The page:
two percent of its students in four years. Its overall graduation rates is only 11 percent. Chicago State's prime purpose seems to be to serve as an unemployment program for its faculty and staff. Enrollment has been declining for years, from a peak of nearly 10,000 students in the early 1990s to fewer than 4,000 now.
State funding is drying up because of Illinois' ongoing budget battle between old guard Democratic House Speaker Michael Madigan and Republican reform governor Bruce Rauner; this spring Chicago State laid off 300 employees, which is about one-third of its staff. Now CSU has been warned that its accreditation may be pulled because of its money problems.
I have a solution to Chicago State's misery. Close it down. Illinois' population is declining and the hemorrhaging is particularly acute in Chicago. Illinois has eleven other state-sanctioned four-year colleges that can easily absorb 4,000 students. The predominately minority students of Chicago State could end up the big winners because---wait for it--they may end up getting a better education.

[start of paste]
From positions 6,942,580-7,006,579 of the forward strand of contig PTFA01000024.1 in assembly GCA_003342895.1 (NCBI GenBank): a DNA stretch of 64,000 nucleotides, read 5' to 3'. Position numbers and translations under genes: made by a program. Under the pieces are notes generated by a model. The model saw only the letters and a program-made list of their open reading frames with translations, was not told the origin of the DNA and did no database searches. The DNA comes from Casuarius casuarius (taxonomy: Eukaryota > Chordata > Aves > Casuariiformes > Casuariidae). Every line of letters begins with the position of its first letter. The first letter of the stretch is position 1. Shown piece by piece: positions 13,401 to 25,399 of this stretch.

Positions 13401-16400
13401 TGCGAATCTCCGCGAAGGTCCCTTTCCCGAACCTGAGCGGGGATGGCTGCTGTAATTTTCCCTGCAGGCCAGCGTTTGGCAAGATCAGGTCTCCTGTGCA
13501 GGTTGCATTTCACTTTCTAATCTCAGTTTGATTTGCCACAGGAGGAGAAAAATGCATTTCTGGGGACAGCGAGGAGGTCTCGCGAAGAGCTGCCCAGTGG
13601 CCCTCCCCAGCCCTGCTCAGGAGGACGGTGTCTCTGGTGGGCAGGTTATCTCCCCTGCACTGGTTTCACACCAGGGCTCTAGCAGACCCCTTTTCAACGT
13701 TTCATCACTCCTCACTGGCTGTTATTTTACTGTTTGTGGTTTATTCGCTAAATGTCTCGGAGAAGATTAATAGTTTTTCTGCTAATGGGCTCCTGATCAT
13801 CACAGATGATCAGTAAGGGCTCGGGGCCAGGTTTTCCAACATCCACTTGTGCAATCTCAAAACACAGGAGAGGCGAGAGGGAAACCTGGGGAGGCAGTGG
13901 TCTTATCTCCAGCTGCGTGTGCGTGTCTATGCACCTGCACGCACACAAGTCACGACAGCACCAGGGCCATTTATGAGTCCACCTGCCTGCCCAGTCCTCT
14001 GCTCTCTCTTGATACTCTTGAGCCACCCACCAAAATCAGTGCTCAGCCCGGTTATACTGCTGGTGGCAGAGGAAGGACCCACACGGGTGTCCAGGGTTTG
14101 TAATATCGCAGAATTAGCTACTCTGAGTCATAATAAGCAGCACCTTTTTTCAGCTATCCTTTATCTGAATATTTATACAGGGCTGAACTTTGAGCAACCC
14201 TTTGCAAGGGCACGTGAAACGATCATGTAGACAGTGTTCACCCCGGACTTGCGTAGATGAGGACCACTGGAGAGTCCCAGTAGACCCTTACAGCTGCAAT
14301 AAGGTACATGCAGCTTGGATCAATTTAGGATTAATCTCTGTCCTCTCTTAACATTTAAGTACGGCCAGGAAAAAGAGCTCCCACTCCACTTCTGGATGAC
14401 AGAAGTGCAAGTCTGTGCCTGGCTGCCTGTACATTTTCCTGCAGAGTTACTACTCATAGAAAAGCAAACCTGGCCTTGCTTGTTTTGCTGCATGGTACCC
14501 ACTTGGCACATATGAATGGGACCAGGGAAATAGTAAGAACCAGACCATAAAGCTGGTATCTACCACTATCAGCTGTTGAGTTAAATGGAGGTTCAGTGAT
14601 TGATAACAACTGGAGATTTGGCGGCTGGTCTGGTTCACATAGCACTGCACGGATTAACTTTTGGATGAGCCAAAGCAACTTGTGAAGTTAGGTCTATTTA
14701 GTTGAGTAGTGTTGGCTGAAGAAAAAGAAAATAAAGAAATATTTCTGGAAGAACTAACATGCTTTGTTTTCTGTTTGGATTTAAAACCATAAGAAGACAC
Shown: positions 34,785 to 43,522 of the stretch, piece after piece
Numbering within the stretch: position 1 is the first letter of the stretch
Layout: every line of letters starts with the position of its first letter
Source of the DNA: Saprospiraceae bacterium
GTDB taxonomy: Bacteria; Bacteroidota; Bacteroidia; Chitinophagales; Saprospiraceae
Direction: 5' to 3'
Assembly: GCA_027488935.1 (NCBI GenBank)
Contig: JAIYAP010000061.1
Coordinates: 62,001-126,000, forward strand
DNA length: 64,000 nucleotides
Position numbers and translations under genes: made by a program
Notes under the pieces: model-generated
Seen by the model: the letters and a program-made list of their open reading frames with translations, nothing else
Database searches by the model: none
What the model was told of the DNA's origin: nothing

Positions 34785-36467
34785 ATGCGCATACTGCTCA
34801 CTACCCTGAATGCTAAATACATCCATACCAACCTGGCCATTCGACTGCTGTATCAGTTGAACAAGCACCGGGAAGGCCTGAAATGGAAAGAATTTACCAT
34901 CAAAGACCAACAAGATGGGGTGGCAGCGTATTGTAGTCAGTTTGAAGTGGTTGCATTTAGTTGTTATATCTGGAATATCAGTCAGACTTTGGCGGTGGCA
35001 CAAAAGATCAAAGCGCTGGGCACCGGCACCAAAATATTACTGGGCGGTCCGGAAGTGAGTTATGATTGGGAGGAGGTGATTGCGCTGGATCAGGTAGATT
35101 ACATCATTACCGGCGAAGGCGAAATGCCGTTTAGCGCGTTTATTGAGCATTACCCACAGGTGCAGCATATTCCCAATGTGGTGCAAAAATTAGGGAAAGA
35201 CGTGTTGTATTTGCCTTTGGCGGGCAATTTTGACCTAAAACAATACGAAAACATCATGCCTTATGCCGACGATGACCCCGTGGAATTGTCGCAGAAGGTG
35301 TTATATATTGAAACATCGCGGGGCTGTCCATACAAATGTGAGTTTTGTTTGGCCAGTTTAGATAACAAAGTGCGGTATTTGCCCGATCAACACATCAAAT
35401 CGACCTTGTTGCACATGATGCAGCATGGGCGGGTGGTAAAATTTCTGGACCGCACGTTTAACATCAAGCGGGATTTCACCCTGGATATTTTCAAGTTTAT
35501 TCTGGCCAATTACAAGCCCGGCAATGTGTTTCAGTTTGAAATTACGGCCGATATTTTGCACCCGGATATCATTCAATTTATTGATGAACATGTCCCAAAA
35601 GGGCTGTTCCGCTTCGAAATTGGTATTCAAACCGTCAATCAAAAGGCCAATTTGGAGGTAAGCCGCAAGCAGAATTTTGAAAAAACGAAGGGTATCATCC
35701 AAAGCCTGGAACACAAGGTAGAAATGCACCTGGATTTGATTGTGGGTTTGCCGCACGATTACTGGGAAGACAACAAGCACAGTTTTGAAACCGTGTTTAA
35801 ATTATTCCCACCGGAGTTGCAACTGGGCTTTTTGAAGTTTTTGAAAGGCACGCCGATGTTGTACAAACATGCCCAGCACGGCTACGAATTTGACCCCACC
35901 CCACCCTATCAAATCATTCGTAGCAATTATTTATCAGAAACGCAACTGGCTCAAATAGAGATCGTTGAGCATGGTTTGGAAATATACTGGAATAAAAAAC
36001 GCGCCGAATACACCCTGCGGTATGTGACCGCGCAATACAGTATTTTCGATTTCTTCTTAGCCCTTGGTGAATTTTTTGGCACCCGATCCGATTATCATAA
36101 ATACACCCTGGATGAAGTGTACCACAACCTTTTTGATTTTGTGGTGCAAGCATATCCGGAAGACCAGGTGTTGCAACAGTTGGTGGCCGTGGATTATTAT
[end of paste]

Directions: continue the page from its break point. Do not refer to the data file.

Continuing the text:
CSU is failing on every level. Even its sports teams stink--oh, can you believe Chicago State is an NCAA Division I School? The basketball team is coming off of a 4-28 season and they play in the Emil and Patricia Jones Convocation Center, which is unique among Illinois college sports arenas because the university didn't have to raise a dime to build it--state taxpayers paid the bill. If the name Emil Jones sounds familiar it is because the former Illinois state Senate president was a mentor to Barack Obama. If it was his own money, rather than the state's cash, Jones would be known as benefactor to CSU.
Illinois is broke and broken. A leaner state with much less graft is necessary.